Passersby probably thought it was the opening of the latest art installation: a hip, black-clad crowd was mingling by a deer head mounted over a fireplace, surrounded by raw leather skins hung over the stark-white walls. Hand-felted jackets were displayed on stands like freestanding sculptures.
In fact, the event was the opening party for the new Hunt and Gather boutique at 225 Carrall Street. It was also an appropriate introduction to an artful, conceptual line that defies trends and revels in the element of surprise.
Ask most fashion designers who their biggest influences are and they'll list off big names like Christian Lacroix and Alexander McQueen. But question Natalie Purschwitz about the inspirations for Hunt and Gather, and you'll get some answers as pleasingly unexpected as her dressy-yet-rustic apparel.
"A big influence for my store and my style is a guy I call Rolf the Radium Woodcarver," Purschwitz told the Straight after the opening. The designer, who hails from Radium Hot Springs, went on to explain: "He's this crazy woodcarver who makes bears, cowboys, and everything out of logs. He's got booby traps all over his property.”¦I always thought that was really great, that he could make whatever he wanted and that was his store. And that's what I wanted to do."
Purschwitz, who's studied everything from archaeology at the University of Calgary to visual arts at Emily Carr Institute and New York's the Cooper Union, has hunted and gathered many more diverse sources for her artful, striking looks-pieces that range from hand-felted capes to scalloped wool "apron-belts" to "holster bags" that sling around the shoulder and sit low on the side.
For one, she's travelled all over the world and spent time living in Japan; her own mother is Japanese, an archaeology graduate who was working in Egypt when she met Purschwitz's German father. The influence of Japanese culture is evident in everything from the asymmetrical lines and diagonal jacket closures to Purschwitz's celebration of natural fibres and their random imperfections.
Purschwitz has also worked as a costume designer for dancers, from large troupes like Calgary's Decidedly Jazz to Vancouver's Alvin Erasga Tolentino, and her clothes have a drama and movement to them that must have seeped in from the stage shows.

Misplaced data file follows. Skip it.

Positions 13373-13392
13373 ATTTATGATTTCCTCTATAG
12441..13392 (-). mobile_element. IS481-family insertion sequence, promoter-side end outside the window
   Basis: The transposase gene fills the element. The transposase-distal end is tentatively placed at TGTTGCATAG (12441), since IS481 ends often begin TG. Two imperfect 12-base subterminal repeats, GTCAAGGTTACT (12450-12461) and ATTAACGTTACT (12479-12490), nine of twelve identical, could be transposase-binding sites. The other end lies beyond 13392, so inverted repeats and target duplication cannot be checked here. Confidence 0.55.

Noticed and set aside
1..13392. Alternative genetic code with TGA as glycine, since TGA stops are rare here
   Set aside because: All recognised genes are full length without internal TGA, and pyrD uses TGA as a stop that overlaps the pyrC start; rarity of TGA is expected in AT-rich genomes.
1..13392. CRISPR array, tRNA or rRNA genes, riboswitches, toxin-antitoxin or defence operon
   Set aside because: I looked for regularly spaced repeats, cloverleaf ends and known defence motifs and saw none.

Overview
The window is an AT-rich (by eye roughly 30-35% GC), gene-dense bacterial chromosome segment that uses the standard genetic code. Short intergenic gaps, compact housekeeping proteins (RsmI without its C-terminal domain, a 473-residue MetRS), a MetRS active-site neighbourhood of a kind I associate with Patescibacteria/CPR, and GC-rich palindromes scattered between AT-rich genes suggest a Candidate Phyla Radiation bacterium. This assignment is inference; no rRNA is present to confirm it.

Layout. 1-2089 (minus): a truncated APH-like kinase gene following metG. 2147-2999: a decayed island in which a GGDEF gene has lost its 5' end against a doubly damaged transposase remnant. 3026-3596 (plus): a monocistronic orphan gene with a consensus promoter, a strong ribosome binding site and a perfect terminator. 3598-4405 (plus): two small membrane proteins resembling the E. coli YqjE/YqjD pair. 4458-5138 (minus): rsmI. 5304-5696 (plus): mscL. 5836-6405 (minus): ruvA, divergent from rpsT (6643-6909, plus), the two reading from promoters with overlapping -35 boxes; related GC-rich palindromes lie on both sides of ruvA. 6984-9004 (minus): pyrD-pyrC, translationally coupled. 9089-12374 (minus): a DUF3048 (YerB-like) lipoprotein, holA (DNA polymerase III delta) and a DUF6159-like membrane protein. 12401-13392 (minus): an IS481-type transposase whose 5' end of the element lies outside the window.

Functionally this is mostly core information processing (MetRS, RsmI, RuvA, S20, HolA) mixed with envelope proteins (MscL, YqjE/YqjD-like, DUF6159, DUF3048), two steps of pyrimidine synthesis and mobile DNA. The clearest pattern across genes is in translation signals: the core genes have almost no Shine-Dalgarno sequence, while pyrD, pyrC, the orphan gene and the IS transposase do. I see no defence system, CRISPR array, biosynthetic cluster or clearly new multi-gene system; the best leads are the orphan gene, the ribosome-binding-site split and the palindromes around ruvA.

The designer calls her Hunt and Gather line "fancy but a little bit rough"-equal parts Clan of the Cave Bear, Soho avant-garde, Zen minimalism, and even 18th-century elegance. She has half-jokingly dubbed her latest collection the "paleo-Queen Anne" look. Fittingly, ethereal-looking art-popster Jane Siberry is one of her most loyal customers.
Pieces range from long, asymmetrical herringbone skirts to cozy, irregular hand-felted scarves and shrugs. Purschwitz approaches her fashion design like an artist, but there is a fiercely practical side to her as well. Take the apron-belt, a wide, low-slung piece of lined, scalloped wool that looks cool over jeans or a skirt: it's designed with pockets for toting items around. "I like to have some kind of tool belt when I'm working-something to carry, like, my scissors," she says of her inspiration for the signature look. Her holster bag, like her flat wool backpacks and small waist pouches, serves a purpose as well: "I really like the hands-free approach to bags," Purschwitz explains.
Colours this season are subtle and muted, from natural earth tones through to blue-greys and khaki. (Prices range from $12 for hand-knitted cuffs to about $100 for skirts and tops and $200 for holster purses; prices for one-of-a-kind hand-felted jackets start around $300.)
Purschwitz recently branched out to start making men's pieces, like vests and sweaters. "Because I'm working in here, I can produce new things every day," she says. "I would like to be able to make things that are just strange that people will like."
The point of Hunt and Gather is that you can always expect the unexpected. Take Purschwitz's current project: sewing up little log-shaped pillows made of brown ultrasuede or jersey knit. Rolf the Radium Woodcarver would be proud.